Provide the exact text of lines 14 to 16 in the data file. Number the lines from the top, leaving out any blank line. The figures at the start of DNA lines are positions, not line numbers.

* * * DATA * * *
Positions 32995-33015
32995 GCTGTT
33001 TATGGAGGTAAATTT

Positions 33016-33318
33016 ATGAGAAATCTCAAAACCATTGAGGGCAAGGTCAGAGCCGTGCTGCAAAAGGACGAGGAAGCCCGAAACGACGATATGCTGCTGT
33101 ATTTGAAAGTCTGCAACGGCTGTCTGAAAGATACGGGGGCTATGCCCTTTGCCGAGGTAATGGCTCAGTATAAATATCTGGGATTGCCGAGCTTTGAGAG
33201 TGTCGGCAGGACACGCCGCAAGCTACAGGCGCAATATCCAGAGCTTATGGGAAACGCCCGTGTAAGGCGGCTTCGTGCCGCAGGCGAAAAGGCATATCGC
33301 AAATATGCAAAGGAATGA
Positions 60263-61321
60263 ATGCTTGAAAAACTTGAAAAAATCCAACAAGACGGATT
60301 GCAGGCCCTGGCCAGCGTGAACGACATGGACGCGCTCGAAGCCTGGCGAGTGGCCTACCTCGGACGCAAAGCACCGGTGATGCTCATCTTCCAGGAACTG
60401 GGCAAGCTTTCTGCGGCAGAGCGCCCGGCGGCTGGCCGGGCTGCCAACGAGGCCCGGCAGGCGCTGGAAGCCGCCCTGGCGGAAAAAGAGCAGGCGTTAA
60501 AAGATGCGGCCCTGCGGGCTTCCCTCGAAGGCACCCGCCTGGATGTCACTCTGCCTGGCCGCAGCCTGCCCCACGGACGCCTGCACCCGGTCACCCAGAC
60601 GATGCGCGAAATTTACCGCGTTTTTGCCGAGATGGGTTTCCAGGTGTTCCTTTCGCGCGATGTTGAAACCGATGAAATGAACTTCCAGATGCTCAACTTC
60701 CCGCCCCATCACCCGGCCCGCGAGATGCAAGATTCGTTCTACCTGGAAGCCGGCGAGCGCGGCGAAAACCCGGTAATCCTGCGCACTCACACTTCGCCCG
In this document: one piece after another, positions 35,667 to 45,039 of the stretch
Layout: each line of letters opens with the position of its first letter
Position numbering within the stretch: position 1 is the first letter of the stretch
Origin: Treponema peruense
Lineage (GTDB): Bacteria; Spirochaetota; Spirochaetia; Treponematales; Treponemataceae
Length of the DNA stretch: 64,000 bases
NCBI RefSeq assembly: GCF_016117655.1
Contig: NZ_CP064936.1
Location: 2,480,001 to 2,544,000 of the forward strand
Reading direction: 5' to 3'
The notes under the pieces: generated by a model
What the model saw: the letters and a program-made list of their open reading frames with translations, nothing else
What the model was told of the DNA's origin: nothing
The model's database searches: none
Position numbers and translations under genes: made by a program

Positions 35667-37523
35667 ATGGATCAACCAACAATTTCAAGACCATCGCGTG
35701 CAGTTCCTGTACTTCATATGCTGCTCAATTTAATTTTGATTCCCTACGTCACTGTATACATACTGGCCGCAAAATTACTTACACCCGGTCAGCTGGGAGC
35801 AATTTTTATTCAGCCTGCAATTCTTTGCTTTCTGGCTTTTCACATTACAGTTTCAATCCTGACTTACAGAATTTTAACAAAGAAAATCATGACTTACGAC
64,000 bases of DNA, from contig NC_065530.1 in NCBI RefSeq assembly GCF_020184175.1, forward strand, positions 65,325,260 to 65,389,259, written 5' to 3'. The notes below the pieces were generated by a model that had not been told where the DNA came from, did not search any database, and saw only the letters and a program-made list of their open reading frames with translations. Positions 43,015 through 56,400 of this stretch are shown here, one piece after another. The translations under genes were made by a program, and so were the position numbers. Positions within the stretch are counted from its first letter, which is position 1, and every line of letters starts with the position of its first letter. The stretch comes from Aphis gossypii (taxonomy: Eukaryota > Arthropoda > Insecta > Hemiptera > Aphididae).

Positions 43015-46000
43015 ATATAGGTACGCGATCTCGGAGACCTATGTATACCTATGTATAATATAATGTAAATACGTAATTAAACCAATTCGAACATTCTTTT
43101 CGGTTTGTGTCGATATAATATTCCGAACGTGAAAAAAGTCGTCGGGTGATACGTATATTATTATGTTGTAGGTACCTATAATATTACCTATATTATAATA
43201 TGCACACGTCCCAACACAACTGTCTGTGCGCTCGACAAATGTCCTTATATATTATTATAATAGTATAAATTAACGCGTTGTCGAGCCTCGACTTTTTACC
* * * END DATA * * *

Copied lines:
60601 GATGCGCGAAATTTACCGCGTTTTTGCCGAGATGGGTTTCCAGGTGTTCCTTTCGCGCGATGTTGAAACCGATGAAATGAACTTCCAGATGCTCAACTTC
60701 CCGCCCCATCACCCGGCCCGCGAGATGCAAGATTCGTTCTACCTGGAAGCCGGCGAGCGCGGCGAAAACCCGGTAATCCTGCGCACTCACACTTCGCCCG
In this document: one piece after another, positions 35,667 to 45,039 of the stretch